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Summer benefits shine


8


CLUB CONNECTION: NEW YORK CITY


SCOTT STEWART AND DEDICATION WIN THE $10,000 HUNTER DERBY AT THE SKIDMORE SARATOGA CLASSIC.


Hundreds of riders, trainers, owners, and spectators—including many alumni— turned out for the Skidmore College Sara - toga Classic Horse Show. This summer the two-week national “AA” sanctioned event featured a new $25,000 Rolex/USEF grand prix in show jumping, a $10,000 jumper classic, and a $10,000 USHJA international hunter derby. Proceeds from the horse show support scholarship awards for Skidmore students—nearly $3 million to date. The “Polo by Twilight” gala added about $200,000 to the Palamountain Scholarship Fund, which aids nearly 20 students each year. More than 500 guests enjoyed sunny skies, gourmet food, high-goal polo, and lively auctions—front-row, finish-line boxes at Saratoga Race Course inspired big bid- ding, as did a share in a West Point Thor- oughbreds racehorse won by Ken Freirich ’90 and a week at Disney World claimed by Mary Lou Whitney and John Hendrickson. Skidmore’s seventh annual Thorough- bred Cup in June drew 115 golfers and 25 tennis players. With more than a dozen sponsors, the Friends of Skidmore Athletics event raised over $30,000. Steve Cornell ’81 won the Outstanding Service Award, and athletics staff member Megan Buchanan was named MVP. The winning golf four- some was Fran Murray ’05, Reed Juckett ’06, Bill Trainor ’05, and Mike Stiller ’06. Tennis winners were Peter Sharpe and Christine Gale ’04. —SR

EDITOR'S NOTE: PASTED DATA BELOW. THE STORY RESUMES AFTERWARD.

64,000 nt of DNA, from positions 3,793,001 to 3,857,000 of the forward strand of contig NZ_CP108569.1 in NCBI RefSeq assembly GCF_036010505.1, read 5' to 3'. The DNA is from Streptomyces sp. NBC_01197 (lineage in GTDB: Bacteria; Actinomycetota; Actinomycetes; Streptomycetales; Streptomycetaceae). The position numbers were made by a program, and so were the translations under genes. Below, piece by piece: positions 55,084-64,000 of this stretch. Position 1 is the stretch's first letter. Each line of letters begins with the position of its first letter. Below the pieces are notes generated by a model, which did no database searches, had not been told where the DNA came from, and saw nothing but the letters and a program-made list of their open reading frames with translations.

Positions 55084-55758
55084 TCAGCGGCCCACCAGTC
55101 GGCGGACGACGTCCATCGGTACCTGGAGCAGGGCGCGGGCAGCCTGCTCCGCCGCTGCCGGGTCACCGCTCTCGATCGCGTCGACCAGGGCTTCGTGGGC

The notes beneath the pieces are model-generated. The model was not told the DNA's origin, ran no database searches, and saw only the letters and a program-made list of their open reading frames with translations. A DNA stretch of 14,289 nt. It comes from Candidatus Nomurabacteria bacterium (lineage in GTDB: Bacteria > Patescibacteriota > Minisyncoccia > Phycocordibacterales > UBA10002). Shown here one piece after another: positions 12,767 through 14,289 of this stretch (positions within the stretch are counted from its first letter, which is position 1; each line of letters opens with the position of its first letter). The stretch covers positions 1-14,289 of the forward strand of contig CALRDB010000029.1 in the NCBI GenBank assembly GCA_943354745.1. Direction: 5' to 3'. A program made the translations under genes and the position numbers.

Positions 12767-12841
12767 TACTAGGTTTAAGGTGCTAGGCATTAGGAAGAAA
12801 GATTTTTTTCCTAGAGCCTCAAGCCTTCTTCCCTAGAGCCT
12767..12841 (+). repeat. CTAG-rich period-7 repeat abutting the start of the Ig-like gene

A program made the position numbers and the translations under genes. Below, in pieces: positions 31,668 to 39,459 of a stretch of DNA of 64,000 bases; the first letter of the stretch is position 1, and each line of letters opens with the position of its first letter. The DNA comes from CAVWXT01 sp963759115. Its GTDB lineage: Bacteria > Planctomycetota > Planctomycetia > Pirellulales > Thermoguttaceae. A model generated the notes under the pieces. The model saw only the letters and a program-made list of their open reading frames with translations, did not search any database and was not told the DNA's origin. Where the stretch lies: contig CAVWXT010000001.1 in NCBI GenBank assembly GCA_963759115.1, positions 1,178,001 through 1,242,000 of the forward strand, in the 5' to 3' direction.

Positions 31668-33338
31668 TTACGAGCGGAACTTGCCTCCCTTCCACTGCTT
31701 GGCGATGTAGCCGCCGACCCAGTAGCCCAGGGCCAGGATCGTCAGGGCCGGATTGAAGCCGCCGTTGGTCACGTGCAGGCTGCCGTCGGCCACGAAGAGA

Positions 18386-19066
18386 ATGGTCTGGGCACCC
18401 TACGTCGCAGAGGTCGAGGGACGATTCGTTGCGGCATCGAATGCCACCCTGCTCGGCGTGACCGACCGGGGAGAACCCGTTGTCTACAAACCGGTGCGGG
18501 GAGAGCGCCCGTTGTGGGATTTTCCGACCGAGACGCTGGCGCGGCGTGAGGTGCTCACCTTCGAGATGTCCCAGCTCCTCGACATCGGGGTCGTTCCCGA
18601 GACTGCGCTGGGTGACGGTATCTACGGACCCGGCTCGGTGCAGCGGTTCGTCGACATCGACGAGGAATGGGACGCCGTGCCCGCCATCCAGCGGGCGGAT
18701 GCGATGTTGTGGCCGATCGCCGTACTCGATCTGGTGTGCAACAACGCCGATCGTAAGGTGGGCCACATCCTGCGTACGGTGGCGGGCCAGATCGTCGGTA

30 SCOPE FALL 2011


Floating party: More than 100 alumni, from the classes of ’79 through ’12, gathered in June for happy hour at the Pier 66/Frying Pan bar and restaurant


in Manhattan. They ate, drank, and mingled in a reserved section as the sun set over the Hudson River.


The venue is situated on a ship and barge docked on the Hudson. The Fry-


ing Pan is a historic lightship that was abandoned and sank in Chesapeake Bay, remaining underwater for three years before being raised and restored. In 1989 the rebuilt ship sailed to New York City, where it now sits beside Mari - time, a former railroad barge that still hosts a caboose.


“I certainly enjoy the opportunity to attend club events like theater or music performances, or programs like wine tastings,” says participant Vicki Tisch ’94. “But the free-form happy hour events are my favorites. Seeing old Skid- more friends and making new ones—just getting together with fellow grads in a relaxed, social atmosphere—can’t be beat!”—PD


Business mentors welcome “Serial entrepreneur” Ken Freirich ’90


u


has launched an annual business-plan competition (see skidmore.edu/bizcom - petition) to help Skidmore students build their own businesses. If you’re an alum with start-up savvy to share, apply now to advise a student in the upcoming 2011–12 contest, e-mail Prof. Roy Rotheim, rrotheim@skidmore.edu, to learn more.


JAMES LESLIE PARKER


CHARLIE SAMUELS


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